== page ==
Murat Kutluer wrote:What about this one? Both int and long are larger primite than short, but int works, long doesn't.
That's very simple: because you can't assign a long to a short (or int or byte) without using an explicit cast.
Let's have a look at what happens behind the scenes. Remember that the compiler is often a very friendly guy, but sometimes can be very picky Assume this statementWhen the compiler sees that statement he has to decide if he must complain (compiler error) or not. So he probably thinks something like: "Hey dude, you know every integer literal is by default of type int and you are trying to assign an int to a short without an explicit cast. That's not looking very good for you. But wait a minute, I don't offer any suffix (or other alternative) to create a short literal (like with L or l for a long) and 15 is within the range of short, so I am not gonna complain about this statement. Otherwise you always have to write short s1 = (short)15; and that's a lot of typing and clutters your code. I am such a friendly guy! ".
Now consider this statementAnd again the compiler has to make up his mind about what to do with this statement: "I know you know that an integer literal is by default of type int. And I know as well that you know I am happy to let it pass so you can save some key strokes, but 150_000 is not within range of short! Do I need to assign 0, 15, 150, 1500, 15000, or ... to s2? I really have no clue, so because I can't make this decision myself, I must create a compiler error for this statement. Sorry about that!"
Finally consider the following statementAnd here is what the compiler thinks about this statement: "What are trying to pull off here, dude? You explicitly tell me to handle this literal as a long literal by adding the L suffix (or the long cast as in your example. And then you want me to be ok about assigning a long to a short? That definitely won't happen! You explicitly want me to treat that literal as a long and a long can't be assigned to a short without explicit cast. Don't forget that allowing short s1 = 15; was a friendly gesture of me to save you some typing (and also because you can't create a short or byte literal). But now you have explicitly turned the literal into a long literal, so you have to face the consequences. Here is a big, fat, juicy compiler error!"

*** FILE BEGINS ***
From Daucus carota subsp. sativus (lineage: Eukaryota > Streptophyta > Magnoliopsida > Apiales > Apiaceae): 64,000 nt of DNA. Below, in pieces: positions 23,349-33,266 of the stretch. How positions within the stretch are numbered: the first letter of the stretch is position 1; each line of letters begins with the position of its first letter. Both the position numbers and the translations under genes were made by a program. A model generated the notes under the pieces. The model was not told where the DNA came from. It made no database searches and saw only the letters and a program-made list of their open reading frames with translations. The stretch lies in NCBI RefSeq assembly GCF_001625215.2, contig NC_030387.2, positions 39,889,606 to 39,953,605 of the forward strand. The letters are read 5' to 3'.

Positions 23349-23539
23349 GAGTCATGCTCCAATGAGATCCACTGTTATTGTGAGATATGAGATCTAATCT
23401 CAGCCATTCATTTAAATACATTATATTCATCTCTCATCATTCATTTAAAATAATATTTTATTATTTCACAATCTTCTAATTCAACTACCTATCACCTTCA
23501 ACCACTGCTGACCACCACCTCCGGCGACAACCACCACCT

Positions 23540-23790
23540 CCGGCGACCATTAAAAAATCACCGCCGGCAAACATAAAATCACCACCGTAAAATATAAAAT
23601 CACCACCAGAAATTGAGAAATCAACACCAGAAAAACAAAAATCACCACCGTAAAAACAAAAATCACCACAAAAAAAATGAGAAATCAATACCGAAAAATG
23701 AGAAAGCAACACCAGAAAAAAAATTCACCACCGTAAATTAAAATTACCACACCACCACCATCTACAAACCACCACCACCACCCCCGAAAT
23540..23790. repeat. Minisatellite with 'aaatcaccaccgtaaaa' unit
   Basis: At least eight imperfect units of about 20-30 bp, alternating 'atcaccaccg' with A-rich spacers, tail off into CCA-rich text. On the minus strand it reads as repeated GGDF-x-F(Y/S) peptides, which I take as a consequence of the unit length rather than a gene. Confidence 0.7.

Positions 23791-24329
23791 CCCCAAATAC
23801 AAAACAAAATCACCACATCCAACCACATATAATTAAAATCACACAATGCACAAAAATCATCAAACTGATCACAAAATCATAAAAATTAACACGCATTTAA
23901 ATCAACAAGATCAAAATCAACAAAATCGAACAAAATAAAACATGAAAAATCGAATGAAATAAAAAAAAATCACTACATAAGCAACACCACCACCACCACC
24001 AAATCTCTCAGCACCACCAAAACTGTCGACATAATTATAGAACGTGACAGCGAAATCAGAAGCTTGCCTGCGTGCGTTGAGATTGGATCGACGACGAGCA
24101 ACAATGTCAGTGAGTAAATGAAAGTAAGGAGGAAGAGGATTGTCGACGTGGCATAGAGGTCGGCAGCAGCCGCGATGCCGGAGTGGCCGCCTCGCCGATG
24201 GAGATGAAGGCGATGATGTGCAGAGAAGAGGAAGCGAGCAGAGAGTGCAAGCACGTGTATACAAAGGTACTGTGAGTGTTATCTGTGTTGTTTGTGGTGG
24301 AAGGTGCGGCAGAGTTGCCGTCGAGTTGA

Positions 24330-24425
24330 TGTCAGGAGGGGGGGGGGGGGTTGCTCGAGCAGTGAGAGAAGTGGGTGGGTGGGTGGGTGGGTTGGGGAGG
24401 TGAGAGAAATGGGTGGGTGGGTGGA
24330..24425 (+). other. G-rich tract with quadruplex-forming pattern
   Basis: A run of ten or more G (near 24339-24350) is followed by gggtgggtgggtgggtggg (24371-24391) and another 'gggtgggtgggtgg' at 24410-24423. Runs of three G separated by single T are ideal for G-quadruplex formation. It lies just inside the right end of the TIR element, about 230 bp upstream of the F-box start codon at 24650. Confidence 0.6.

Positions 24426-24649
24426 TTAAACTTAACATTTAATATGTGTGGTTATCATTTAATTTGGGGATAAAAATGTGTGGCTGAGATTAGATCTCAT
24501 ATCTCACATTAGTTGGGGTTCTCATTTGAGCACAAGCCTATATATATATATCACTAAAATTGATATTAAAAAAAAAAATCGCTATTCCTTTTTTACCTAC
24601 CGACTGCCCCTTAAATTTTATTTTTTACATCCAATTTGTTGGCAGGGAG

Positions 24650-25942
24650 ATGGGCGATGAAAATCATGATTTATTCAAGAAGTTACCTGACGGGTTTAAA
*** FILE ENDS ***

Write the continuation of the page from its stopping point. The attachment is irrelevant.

For the same reason, the following statement will also fail to compileAnd just for the record, the Java Language Specification is the only thing that matters for the compiler and this behavior is clearly mentioned in §5.2. Assignment Contexts
In addition, if the expression is a constant expression (§15.28) of type byte, short, char, or int:
* A narrowing primitive conversion may be used if the type of the variable is byte, short, or char, and the value of the constant expression is representable in the type of the variable.
Finally I like to draw your attention to the following code snippetAlthough both statement will have the same result (a primitive long variable with a value of 15), there is a slight (but important) difference between both statements. On the first line the int literal is implicitely widened to long and that value is assigned to lo1. On the second line a long literal is simply assigned to lo2. And that seems a minor difference, but is very important when you have a literal value which is outside the range of int as you can see in this code snippetNow line1 and line2 will fail to compile! Your very good friend, the compiler, considers 15_000_000_000 as an int literal but 15_000_000_000 is outside the range of int (resulting in a compiler error). On line3 the compiler considers 15_000_000_000L as a long literal and 15_000_000_000 is within the range of long, so this statement compiles successfully. That's the short version of the explanation. If you want the more elaborate one, just read this topic